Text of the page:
Sendak on Sendak: Fun for All at the Rosenbach Museum

If you find yourself lamenting that the Please Touch Museum did away with their Sendak exhibit in their new digs, there’s another local spot to get your Sendak fix. Nestled in between the rowhomes and brownstones of Rittenhouse Square, the Rosenbach Museum is home to the largest collection of Maurice Sendak’s work.

Sendak, of course, is most famous for his monstrously illustrated picture book, Where the Wild Things Are. The Sendak exhibit at the Rosenbach (on display in this form through May 3rd) takes visitors well beyond that famous story. Our family attended with one adult and three children (ages 3, 5, and 9). And while it wasn’t necessarily geared towards the preschool crowd, the museum offered something for each of us.

There was a wonderful seek-and-find guide for families to follow. Kids can grab their very own Chicken Soup with Rice folders to house the cards they collect in each of the four Sendak galleries. The cards have wonderful information about the exhibits, interactive ideas and discussion points for caregivers and children, and beautiful cut-outs of some of Sendak’s most treasured characters (Really Rosie, Max, Bundibar, to name a few). Once home, the folder unfolds to create a set, and the cut-out characters have their very own stage! That was a nice take-home that my kids all really enjoyed.

During the self-guided tour/treasure hunt, questions and ideas help guide visitors. Parents and children are prompted through questions to connect with the illustrations. Topics included fears, friends, bullying, tantrums, dressing up, and everything in between. Our favorite explorations included looking for Jenny and the dog throughout the exhibits, counting monsters, and finding pictures “bathed in moonlight”. The guide provided information, as well as ways to keep busy children focused on the images. But all three of my children especially loved gathering the cards for their folder, and really used the cards as a way to relate to the displays.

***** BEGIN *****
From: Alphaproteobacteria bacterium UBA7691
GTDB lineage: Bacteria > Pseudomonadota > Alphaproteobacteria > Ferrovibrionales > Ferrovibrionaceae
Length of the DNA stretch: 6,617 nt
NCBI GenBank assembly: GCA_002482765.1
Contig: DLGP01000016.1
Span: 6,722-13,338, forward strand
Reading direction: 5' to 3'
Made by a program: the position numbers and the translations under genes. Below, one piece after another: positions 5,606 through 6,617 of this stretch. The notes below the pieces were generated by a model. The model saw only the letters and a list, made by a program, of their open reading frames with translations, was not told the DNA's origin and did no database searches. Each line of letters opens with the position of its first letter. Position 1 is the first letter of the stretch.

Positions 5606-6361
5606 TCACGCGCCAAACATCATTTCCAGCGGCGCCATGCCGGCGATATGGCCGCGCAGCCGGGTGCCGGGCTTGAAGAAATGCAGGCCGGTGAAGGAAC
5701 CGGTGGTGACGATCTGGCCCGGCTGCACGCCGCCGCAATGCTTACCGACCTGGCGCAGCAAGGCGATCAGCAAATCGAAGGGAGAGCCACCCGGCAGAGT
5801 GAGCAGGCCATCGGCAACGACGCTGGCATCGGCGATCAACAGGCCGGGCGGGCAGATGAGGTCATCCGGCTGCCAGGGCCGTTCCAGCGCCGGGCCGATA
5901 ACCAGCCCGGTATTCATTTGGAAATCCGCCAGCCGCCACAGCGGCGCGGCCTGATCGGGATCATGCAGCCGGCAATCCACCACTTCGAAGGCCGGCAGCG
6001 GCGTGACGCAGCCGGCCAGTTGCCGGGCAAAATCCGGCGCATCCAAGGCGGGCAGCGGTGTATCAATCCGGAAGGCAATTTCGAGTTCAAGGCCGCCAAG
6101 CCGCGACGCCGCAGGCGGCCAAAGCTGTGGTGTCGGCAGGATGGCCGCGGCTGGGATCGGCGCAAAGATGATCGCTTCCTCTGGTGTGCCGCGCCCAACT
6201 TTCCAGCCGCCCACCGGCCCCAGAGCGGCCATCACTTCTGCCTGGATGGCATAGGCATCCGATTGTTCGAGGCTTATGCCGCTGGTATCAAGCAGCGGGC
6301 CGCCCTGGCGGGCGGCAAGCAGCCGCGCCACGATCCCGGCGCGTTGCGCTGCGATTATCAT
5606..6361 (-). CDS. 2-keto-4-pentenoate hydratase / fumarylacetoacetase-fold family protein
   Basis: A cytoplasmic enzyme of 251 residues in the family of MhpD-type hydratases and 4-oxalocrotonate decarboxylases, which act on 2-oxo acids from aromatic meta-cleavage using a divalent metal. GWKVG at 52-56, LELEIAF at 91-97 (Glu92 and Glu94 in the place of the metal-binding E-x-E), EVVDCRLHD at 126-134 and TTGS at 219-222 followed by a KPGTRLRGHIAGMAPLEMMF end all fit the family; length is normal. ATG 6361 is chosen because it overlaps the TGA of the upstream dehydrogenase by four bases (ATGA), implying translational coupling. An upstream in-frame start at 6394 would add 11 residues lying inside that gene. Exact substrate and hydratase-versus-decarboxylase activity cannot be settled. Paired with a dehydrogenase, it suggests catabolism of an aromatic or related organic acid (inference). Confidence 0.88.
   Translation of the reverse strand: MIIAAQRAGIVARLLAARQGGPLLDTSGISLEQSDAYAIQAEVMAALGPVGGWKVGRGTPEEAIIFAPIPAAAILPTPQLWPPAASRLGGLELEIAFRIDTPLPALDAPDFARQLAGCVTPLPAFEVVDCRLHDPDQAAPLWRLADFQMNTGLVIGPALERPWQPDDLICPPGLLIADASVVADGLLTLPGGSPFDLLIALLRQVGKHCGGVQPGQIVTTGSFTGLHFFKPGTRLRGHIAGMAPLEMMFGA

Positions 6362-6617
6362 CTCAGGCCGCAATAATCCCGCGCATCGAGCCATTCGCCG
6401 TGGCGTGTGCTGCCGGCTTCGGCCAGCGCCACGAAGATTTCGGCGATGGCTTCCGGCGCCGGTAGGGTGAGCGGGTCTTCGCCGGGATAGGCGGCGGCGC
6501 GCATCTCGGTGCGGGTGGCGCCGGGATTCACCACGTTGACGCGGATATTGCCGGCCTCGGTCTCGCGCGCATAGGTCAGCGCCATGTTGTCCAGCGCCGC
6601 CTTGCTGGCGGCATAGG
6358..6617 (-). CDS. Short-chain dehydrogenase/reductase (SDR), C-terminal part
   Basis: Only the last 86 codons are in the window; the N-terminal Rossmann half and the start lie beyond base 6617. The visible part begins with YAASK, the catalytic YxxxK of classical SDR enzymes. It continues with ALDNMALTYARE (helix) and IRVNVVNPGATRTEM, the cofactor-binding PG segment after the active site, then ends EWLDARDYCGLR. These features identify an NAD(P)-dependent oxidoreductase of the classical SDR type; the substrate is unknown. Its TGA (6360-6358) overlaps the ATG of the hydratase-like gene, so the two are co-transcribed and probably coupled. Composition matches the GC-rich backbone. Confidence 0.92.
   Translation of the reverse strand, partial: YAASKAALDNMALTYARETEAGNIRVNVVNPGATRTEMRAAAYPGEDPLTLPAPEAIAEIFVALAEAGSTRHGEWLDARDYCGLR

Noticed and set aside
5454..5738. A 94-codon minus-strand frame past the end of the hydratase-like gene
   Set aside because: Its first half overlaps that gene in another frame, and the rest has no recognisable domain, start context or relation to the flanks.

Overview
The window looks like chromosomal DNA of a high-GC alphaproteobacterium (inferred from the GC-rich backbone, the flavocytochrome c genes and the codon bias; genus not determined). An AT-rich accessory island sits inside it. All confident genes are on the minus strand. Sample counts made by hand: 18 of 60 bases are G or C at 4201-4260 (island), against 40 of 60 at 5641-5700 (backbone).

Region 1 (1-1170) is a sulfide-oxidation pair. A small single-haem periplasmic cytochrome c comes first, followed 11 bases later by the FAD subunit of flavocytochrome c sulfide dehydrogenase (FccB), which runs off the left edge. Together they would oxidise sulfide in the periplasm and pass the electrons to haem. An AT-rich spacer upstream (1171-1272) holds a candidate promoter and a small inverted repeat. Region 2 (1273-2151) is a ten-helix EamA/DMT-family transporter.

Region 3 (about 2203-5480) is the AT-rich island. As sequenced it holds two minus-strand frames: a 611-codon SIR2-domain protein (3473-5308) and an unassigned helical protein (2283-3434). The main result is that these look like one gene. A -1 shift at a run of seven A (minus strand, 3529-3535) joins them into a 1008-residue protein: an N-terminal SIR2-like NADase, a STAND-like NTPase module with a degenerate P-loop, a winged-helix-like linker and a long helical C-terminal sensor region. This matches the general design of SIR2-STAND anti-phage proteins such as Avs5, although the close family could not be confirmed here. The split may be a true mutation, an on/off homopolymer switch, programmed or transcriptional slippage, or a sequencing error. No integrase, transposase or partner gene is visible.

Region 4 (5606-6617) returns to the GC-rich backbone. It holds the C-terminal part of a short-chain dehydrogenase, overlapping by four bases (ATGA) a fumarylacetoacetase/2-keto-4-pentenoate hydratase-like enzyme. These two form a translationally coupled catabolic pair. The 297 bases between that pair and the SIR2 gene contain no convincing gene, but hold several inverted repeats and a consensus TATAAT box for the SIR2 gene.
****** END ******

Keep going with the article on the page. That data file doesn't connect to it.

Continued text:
The images themselves are stunning for any Sendak fan to see… from small sketches showing the drawing process, to original drawings of favorite pages, to wall-sized murals that made us feel truly a part of the stories. The exhibit is definitely multi-layered. It is very kid-friendly, but also highlights Sendaks’ struggle with life’s darker side. It pays an apt tribute to this author/illustrator/producer/set designer who refuses to believe that children are one-dimensional.

Before you leave, be sure to visit the wonderful gift shop. In addition to many Sendak books, dolls, cds, and prints, there are also signed copies of posters and books available for collectors and dabblers alike.

The museum is closed on Mondays. Tuesdays-Saturdays open from 10-5, with later hours Wednesday nights until 8pm.

Adult admission is $10, students and children are $5, and children under 5 are free.

3 thoughts on “Sendak on Sendak: Fun for All at the Rosenbach Museum

  • DBN

    How long did it take you to visit the museum (or did you just go for the Sendak exhibit)? How much time would you allocate to visit, considering kids of the same ages as yours? Thanks.

  • Anonymous

    We spent about 2+ hours there, but we went for their spring celebration of Sendak, so there were other activities that day. I would think 60-90 minutes would be plenty of time on a regular day.

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